Jes Scheinpflug (Courtesy of AIDS Foundation of Chicago)
I'm greeted with, "Good afternoon, ma'am. How can I help you?" as I walk into the office. "I'm here to see Judy," I tell the receptionist as I question to myself exactly what about my appearance made her gender me with ma'am. "I have 3 o'clock appointment," I continue, wondering if I should tell her I am not a ma'am and that my pronouns are they and them. I decide against it because I don't want to give her a reason to not help me, even though her nametag says "Judy -- she/her/hers." I want to assume she's trans-affirming, but I have been burned too many times by people who share their own pronouns, but don't do anything when they hear someone misgender or mispronoun me.
"Fill out this paperwork," Judy requests kindly. "Let me know if you have any questions."
Everyone dreads the paperwork, both the clients who have to fill it out and the employees who have to enter it into the system. As a social worker, I've had clients wonder aloud, "Do I still use my mom as my emergency contact or should I start using my partner?" For some of us, we don't even have the option to fill out the form with the truth.
From the honorific (Ms., Mrs., Mr., Dr.) to the inevitable sex/gender boxes, more often than not there is no choice or no space for me to answer the question honestly/accurately. I try to make excuses in my head ("Well, I bet their intake computer system doesn't allow for write-ins" or "They probably have to ask this because funders require this specific wording."). I've been on both sides of the coin. (By the way, Mx., pronounced "Mix," is the gender-neutral honorific that I use.)
To improve the health care experience for nonbinary people, here are four things I have done as a trans-affirming member of the social work field and things I do/would appreciate as a nonbinary person:
Disclose issues as early as possible. This has always made me feel safer to enter a space rather than assuming I need to have my guard up. For example, when setting an appointment at a medical provider's office, state: "We regret that our bathrooms are binary and gendered options because we rent and share this space. We apologize for the inconvenience and please let our staff know if you have any negative experiences in our space." You can also include information like this on your website and social media, or via an email confirmation.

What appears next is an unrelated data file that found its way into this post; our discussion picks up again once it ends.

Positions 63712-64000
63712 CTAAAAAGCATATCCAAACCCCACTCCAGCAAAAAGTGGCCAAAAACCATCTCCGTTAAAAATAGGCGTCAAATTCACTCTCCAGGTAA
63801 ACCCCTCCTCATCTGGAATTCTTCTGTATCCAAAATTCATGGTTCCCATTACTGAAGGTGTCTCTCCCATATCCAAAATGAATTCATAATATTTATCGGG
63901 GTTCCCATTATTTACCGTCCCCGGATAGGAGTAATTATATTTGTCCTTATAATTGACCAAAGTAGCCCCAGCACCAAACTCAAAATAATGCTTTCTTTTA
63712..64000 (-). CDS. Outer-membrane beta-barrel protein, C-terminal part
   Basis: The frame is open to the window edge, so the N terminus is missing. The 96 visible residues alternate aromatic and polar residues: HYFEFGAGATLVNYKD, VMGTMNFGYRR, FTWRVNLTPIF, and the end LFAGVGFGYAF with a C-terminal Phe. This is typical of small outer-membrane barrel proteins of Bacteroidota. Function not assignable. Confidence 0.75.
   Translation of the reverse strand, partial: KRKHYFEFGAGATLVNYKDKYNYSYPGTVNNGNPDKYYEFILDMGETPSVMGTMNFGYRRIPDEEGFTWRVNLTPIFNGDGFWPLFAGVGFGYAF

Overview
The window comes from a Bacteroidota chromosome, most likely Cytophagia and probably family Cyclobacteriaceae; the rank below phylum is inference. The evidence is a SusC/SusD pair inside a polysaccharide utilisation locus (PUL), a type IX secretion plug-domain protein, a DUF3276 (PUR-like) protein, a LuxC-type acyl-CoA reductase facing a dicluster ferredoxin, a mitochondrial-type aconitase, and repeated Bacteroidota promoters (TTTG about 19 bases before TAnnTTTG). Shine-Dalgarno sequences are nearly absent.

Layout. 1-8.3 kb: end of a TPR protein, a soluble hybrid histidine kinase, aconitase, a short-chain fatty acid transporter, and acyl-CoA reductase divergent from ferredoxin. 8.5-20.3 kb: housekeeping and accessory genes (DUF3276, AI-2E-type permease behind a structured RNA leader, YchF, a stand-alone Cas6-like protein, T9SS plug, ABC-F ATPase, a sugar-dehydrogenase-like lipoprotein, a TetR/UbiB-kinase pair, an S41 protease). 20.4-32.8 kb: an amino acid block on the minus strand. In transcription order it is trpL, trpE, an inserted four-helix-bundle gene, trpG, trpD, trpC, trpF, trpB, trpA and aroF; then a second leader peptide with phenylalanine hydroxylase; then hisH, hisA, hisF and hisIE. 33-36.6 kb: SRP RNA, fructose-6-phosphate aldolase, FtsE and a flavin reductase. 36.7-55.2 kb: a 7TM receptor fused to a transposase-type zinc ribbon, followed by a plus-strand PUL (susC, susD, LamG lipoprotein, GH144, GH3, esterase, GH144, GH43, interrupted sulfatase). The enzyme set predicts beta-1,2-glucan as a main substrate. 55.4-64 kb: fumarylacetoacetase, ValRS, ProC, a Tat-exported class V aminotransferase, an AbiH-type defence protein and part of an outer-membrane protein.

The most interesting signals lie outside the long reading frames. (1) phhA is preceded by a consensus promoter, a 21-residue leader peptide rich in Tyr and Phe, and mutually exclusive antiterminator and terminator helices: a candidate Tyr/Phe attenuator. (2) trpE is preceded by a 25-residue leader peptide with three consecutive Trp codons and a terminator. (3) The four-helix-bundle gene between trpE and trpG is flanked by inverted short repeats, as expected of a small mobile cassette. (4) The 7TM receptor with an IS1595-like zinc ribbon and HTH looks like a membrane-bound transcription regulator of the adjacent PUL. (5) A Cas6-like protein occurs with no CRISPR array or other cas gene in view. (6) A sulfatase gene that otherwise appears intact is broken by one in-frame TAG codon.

Acknowledge that policies and accessibility issues are problematic. Sometimes we, as employees and service providers, don't have the power to change paperwork, bathroom signs or computer systems, but we can verbally mention to clients that we are aware of the problem and that we are there to process any challenges they may have as a result. Sometimes we can also add descriptions on the paperwork that acknowledge the issue. For example: "Funders require you to choose between only two answers and we must mark one of the two in our computer system. We apologize for this inconvenience and are working to address the issue." Be sure that you're only using this language if you're actually working to address the issue.
Host a trans 101 or trans-affirming training for your office. Ensure that all employees are on the same page. Service providers often offer opportunities for ongoing training for clinicians, case managers, etc., but don't include maintenance, receptionists and other staff who interact with clients. I facilitate trans-affirming trainings with Praxis Group, a Chicago-based consulting group that provides cultural humility trainings for teams and organizations. It has been humbling and very powerful to join teams and share best practices, legal protections and statistics -- and then to witness them commit to the concrete changes they'll make moving forward.
Ask yourself what you can do to be more trans-affirming. Talk to your employer about what your office can do to be more trans-affirming.
Talk to leadership to change policies, paperwork, bathroom signs, computer systems, etc. that are not trans-affirming. Consider bringing in a professional, like Praxis Group, to help your workplace identify areas that they can improve to become more trans-affirming.
Some folks think of "trans-affirming" as an ominous and confusing concept, when in reality, it's quite simple. Many of us operate this way 24/7 without even thinking about it! A great first step if you're interested in this work is to join the Andersonville Chamber of Commerce for Inclusive Hiring and Building Safe Spaces on Thursday, June 21. (Full transparency: I'm on the panel.)
Next steps? Ask yourself what you can do to be more trans-affirming. Talk to your employer about what your office can do to be more trans-affirming. Add your pronouns to your e-mail signature. Reach out to Praxis Group for a workshop or consultation. This list is infinite, as are genders.
Jes Scheinpflug, L.S.W., is a queer and nonbinary community organizer raised and based in Chicago. They received their B.S.W. from Illinois State University in 2010 and their M.S.W. from Loyola University Chicago in 2017. They are a community organizer and cofounder of Praxis Group. Their work focuses on anti-oppression education, cultivating trans-affirming communities and lifting up voices of people who are marginalized. You can follow Jes on Twitter @jshine1224.
[Note from TheBodyPRO: This article was originally published by AIDS Foundation of Chicago on May 18, 2018. We have cross-posted it with their permission.]